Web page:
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Old 02-05-2009, 06:16 PM   #31
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You posted that method before, right? I used it after reading about it here (probly from you) and it's GREAT!


<I think I might have brined the chix, though> Will try it unbrined soon.
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Old 02-05-2009, 06:27 PM   #32
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If you are talking about the Chied Fricken idea Miss Jenny....I've got that on my to do list....Hmmm maybe tomorrow night!
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Old 02-05-2009, 07:12 PM   #33
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Brine all you want but I say a good but some what short marinade works just as well for grilling, baking etc I keep my brining if I brine at all to whole birds and thats it.
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Old 02-06-2009, 07:34 AM   #34
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To brine or not to brine? Mmm, I think the key is not to overcook, that way you will have nice meat. However you prepare it.
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Old 02-06-2009, 08:18 AM   #35
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I agree with SoupDragon that overcooking is the reason meat dries out. Brining adds flavor and adds a buffer against accidental overcooking though. When I want to ensure a juicy chicken I always brine, but I also watch the temp very closely.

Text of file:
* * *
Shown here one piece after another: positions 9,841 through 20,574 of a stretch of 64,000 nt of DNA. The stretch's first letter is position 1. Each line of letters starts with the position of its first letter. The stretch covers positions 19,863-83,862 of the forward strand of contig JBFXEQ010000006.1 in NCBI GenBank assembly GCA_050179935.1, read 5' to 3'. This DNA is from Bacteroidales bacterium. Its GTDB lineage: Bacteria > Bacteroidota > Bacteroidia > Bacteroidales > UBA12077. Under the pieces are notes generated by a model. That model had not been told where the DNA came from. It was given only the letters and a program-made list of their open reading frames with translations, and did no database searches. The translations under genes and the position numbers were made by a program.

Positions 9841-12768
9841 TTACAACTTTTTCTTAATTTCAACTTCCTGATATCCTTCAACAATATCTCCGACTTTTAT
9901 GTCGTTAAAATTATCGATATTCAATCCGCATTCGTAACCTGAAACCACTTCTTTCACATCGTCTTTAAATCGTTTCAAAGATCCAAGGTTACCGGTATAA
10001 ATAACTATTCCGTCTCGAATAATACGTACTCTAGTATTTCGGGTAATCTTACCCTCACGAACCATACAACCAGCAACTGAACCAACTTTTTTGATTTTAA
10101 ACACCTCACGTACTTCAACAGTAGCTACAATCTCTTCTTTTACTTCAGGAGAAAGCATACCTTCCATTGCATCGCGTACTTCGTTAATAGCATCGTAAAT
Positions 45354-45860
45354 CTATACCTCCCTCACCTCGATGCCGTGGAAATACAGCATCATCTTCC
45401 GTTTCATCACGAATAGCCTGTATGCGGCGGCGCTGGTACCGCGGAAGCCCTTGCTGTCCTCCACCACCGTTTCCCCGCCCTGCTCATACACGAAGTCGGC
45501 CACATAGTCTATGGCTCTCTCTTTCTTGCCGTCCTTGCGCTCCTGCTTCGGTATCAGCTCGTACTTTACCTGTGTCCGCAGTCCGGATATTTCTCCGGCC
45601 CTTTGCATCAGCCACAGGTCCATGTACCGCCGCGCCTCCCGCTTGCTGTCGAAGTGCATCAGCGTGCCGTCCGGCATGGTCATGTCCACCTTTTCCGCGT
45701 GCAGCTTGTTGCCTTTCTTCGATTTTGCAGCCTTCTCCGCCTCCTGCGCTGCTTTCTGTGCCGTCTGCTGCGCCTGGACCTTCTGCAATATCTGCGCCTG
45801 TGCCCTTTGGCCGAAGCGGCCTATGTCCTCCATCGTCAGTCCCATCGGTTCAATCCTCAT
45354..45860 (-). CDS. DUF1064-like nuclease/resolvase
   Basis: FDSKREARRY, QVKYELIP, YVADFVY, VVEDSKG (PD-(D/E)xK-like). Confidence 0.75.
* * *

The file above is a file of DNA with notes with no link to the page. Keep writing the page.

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Old 02-06-2009, 08:42 AM   #36
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I used to be a confirmed briner but have switched to
koshering - just salting the raw chicken all over and letting
it sit about 2 hours. I find the result is fine and much shorter time
than brining. I got the method from America's Test Kitchen.

I cook whole chicken @375 until breast reaches 160F.
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Old 02-06-2009, 08:52 AM   #37
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Another term for that Mike is dry bringing. What happens is that the salt initially draws moisture out of the chicken, but then the salt dissolves and you are left with salt water which then gets drawn back into the bird, just like with wet brining. It is a great technique. You can actually even do it even longer than 2 hours before cooking. Overnight is not a bad amount of time for that technique.
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Old 02-06-2009, 09:10 AM   #38
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Quote:
Originally Posted by GB View Post
Another term for that Mike is dry bringing. What happens is that the salt initially draws moisture out of the chicken, but then the salt dissolves and you are left with salt water which then gets drawn back into the bird, just like with wet brining. It is a great technique. You can actually even do it even longer than 2 hours before cooking. Overnight is not a bad amount of time for that technique.
I've heard it works particularly well with steak. Do you know if that's true?
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Old 02-06-2009, 09:22 AM   #39
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Yep it is very true.
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Old 02-06-2009, 09:46 AM   #40
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Excellent! I have a couple of very nice rib-eyes for the weekend!
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